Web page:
Colon Cancer Awareness
Approximately 600 men and women in Idaho will be diagnosed with colorectal cancer this year.
If you are 50 or over, now is the time to talk to your doctor about colon cancer screenings.
What is the colon?
The colon, a segment of the large intestine, is the final part of the digestive system. Its primary responsibilities include water absorption and waste management and elimination.
What factors might affect me?
Cancer is caused by a DNA change inside of specific cells. In most cases, colorectal cancer is caused by a polyp, a small growth in the colon or rectum, that has become cancerous.
As with most cancers, some individuals have a higher risk of colorectal cancer due to specific habitual and genetic risk factors, including:
Habitual Risk Factors
- Physical Inactivity
- Diet high in red and processed meat
- Heavy alcohol consumption
Genetic Risk Factors
- Family history of colorectal cancer
- Personal history of inflammatory bowel disease (IBD)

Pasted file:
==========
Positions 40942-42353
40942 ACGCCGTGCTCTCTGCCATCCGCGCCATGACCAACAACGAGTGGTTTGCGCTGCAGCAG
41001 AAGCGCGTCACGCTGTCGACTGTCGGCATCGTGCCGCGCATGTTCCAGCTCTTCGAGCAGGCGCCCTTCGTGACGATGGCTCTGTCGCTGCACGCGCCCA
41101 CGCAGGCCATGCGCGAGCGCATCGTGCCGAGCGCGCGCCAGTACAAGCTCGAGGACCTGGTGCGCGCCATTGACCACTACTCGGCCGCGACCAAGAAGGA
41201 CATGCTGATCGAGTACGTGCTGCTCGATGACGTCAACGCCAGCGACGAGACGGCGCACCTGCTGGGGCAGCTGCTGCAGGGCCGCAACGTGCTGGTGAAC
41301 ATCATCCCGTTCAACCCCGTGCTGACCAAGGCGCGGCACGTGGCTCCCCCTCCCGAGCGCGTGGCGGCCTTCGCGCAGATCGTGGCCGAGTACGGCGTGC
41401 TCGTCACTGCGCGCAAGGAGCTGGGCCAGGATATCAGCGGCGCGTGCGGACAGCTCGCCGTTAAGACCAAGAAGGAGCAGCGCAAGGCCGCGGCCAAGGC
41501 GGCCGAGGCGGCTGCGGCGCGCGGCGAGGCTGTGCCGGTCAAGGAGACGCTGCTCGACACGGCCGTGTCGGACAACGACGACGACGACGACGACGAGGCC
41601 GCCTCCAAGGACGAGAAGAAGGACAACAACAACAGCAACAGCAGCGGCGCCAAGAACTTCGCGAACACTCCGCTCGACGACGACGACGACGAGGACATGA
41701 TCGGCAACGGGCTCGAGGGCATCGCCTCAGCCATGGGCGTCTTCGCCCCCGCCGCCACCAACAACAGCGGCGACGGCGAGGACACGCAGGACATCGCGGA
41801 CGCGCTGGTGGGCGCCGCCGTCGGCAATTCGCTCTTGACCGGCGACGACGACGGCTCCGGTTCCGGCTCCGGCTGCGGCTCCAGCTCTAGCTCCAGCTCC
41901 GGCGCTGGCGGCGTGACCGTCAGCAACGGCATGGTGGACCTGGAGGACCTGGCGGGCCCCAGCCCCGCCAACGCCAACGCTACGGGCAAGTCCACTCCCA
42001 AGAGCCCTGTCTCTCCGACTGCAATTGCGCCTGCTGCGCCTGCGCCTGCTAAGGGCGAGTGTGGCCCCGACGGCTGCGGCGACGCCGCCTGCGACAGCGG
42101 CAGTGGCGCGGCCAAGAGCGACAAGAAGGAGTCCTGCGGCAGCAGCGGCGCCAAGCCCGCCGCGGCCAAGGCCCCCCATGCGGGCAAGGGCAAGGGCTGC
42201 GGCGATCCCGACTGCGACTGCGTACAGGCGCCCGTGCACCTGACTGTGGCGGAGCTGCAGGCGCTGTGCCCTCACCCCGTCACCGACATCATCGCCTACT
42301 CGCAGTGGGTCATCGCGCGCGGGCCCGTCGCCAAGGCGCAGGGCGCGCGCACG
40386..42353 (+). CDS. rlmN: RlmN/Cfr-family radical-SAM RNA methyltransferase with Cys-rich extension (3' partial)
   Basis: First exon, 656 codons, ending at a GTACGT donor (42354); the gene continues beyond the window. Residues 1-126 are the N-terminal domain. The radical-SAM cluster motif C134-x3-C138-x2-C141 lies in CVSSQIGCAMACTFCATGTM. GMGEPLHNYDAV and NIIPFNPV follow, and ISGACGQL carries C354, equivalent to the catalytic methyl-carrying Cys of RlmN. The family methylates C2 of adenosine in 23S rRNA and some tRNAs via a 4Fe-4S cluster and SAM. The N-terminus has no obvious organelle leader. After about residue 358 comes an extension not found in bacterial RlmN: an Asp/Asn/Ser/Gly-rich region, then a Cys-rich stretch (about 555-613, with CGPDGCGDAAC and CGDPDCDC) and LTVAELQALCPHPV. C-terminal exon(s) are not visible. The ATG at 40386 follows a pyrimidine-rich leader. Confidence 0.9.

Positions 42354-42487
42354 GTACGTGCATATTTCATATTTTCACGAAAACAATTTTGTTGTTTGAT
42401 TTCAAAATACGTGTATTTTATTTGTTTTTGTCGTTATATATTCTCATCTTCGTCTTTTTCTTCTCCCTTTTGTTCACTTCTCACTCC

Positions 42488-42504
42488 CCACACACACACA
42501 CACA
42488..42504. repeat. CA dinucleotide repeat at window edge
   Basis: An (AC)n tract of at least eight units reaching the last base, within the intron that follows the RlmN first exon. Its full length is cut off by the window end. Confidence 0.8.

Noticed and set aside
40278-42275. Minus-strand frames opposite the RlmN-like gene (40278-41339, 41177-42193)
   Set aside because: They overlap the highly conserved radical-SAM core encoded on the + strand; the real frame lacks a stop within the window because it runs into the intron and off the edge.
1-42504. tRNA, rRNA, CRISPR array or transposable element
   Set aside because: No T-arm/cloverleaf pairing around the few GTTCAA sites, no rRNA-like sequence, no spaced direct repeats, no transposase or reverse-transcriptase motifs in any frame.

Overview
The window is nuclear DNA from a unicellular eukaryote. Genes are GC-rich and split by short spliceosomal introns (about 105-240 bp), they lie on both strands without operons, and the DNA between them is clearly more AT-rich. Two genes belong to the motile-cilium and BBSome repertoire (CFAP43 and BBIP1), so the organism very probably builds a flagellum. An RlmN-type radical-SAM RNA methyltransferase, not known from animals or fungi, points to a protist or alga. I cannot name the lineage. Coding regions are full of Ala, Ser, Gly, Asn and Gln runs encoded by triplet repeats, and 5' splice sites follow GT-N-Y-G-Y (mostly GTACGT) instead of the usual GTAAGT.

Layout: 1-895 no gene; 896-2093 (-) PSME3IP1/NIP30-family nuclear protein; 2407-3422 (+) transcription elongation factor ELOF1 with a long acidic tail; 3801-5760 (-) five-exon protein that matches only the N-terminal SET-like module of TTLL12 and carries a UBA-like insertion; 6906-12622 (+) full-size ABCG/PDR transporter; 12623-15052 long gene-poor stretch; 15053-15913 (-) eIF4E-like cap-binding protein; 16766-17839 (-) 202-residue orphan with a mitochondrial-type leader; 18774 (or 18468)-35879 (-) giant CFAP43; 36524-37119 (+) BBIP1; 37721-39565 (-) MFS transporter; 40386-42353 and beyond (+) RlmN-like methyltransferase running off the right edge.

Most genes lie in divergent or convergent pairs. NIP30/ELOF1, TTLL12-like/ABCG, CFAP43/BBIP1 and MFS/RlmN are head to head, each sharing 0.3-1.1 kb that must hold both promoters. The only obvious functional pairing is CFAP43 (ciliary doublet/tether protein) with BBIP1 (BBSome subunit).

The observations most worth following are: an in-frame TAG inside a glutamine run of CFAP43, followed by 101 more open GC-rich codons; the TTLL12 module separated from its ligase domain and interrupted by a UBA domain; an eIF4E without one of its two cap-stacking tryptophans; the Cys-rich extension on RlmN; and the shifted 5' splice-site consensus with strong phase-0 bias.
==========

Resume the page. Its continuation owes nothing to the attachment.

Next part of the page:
- Race (African Americans and Jews of Eastern European descent are at greater risk)
What should I do?
Individuals ages 50 to 75 should receive regular screenings to ensure cancerous polyps have not formed in the colon or rectum.
Colonoscopy: Much like the Flexible Sigmoidoscopy, a doctor will put a small, flexible tube into the rectum to check for polyps and cancer. During this test, the doctor will check the entire colon.
Teton Cancer Institute, an affiliate of Mountain View Hospital, is a team of cancer specialists dedicated to offering the most advanced and innovative cancer care available in Southeast Idaho.